This coming Tuesday, July 29, Republicans and Democrats will choose their parties' standard-bearers for the November 4 election, or at the very least, narrow the field for an August 26 runoff.
There aren't any state questions, and the streets package isn't yet ready for the voters, so there isn't any reason for independent voters to show up.
Tulsa area Republicans will have at least three decisions to make: Whether to nominate U.S. Sen. Jim Inhofe for his third full term and U.S. Rep. John Sullivan for his fourth, and whether Dana Murphy or Rob Johnson will have the chance to unseat Jim Roth, the Democrat appointed by Gov. Brad Henry to fill Republican Denise Bode's unexpired term on the Corporation Commission.
Republicans in midtown and west Tulsa, Sand Springs, Jenks and Glenpool will decide whether to give controversial County Commissioner Randi Miller another term or to start fresh with businesswoman Sally Bell. The winner will face the lone Democratic candidate, former TV reporter Karen Keith.
Tulsa Democrats will pick challengers to try to beat Inhofe and Sullivan. State Sen. Andrew Rice is the favorite against perennial candidate Jim Rogers.
Too often, the choice we face at the polling place is between candidates who fall far short of the ideal. We'd hope to be able to vote for someone who is experienced, honorable, wise, courageous, humble, and compassionate.
Usually, we're happy to get just a couple of those characteristics. Usually, we find ourselves with choices like courageous and honorable but inexperienced versus experienced but venal and cowardly.
Once in a while, we get the thrill of voting for someone who embodies all those positive characteristics--matching strong character with the perfect background for the office.
Republicans have that chance this year in the race for Corporation Commissioner.
In case you missed that day in civics class, the Oklahoma Corporation Commission (OCC) oversees public utilities (like PSO and ONG), intrastate trucking, railroad crossings, oil and gas drilling and production, and the accuracy of gasoline pumps, among many other things.
The OCC has three members, each serving a six-year term, staggered so that we vote on one every two years.
Because of Commissioner Denise Bode's mid-term resignation, two seats are on the ballot this year. Republican one-term incumbent Jeff Cloud is up for re-election to a full term. Cloud will face former State Rep. Charles Gray, a Democrat, in November. Neither man has a primary.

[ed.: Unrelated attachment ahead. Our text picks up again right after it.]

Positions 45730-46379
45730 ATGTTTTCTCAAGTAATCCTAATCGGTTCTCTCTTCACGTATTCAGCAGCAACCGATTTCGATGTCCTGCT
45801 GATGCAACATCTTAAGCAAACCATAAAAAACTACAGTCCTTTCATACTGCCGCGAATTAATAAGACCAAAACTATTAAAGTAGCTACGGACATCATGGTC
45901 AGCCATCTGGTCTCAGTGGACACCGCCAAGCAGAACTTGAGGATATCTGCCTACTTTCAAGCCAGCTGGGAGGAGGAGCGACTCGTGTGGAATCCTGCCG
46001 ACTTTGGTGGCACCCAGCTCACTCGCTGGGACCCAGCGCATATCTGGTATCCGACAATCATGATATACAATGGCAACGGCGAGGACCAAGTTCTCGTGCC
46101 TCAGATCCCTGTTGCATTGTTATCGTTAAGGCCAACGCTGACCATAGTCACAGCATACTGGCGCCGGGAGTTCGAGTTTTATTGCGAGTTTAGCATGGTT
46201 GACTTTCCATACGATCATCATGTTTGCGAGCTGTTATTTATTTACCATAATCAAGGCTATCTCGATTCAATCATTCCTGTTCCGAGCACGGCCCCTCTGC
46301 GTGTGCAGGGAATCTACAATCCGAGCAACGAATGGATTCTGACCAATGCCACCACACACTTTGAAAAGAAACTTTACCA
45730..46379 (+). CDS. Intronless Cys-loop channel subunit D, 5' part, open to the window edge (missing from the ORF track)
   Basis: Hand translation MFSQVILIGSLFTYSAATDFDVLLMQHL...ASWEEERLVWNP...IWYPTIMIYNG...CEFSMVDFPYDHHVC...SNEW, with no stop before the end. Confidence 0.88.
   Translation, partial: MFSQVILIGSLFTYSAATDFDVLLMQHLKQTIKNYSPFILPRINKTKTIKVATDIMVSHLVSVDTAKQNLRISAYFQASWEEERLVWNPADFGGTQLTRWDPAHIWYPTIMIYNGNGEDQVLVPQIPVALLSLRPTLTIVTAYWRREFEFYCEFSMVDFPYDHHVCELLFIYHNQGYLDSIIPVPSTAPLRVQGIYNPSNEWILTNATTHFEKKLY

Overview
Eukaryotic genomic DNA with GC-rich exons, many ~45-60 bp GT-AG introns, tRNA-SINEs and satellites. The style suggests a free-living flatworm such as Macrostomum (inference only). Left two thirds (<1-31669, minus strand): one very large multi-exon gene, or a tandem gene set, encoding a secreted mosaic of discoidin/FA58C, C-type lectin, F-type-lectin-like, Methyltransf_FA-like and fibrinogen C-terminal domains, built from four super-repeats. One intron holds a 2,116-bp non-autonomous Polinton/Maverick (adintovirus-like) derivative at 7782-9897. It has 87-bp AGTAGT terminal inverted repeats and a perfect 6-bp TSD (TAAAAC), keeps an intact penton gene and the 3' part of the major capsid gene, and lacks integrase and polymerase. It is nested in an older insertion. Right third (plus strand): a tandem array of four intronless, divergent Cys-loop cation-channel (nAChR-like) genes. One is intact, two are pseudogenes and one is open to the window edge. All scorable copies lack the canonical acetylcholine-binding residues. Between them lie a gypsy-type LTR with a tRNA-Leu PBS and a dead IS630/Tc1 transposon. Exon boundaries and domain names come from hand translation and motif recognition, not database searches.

Democrat Jim Roth, an Oklahoma County commissioner appointed by Gov. Brad Henry to fill Denise Bode's unexpired term, has drawn two Republican opponents for the right to finish the remaining two years of Bode's term: Kingfisher State Rep. Rob Johnson and Edmond attorney Dana Murphy.
Dana Murphy (danamurphy.com) served for five years as an administrative law judge for the OCC, presiding over more than 5,000 cases, weighing evidence and testimony and making judgments, and acting as a gatekeeper over the issues that would be decided by the three commissioners. If elected, Murphy would have no need for on-the-job training.
In addition to her time at the OCC, Murphy has worked as a petroleum geologist and an oil and gas attorney. She did her undergraduate work in geology at OSU then went on to get a law degree at Oklahoma City University.
In 2002, Murphy pursued an open seat on the OCC with the urging and support of Commissioner Bob Anthony.
She finished first in the primary, but fell short of a majority. Jeff Cloud passed her in the runoff and went on to win in the fall.
I first got to know Dana Murphy during the 2002 campaign. Impressed by her credentials, I was glad to have the chance to serve in a very minor role on her team. I became even more impressed by her character, as I saw how graciously she dealt with slimy attack ads and a slim runoff defeat.
I'm proud to call Dana a friend, and in the intervening years, I've come to have an even greater appreciation for her character.
As she returned to private practice as a geologist and attorney, Dana Murphy was drafted to serve as Republican Party vice chairman, a volunteer post she filled for four years.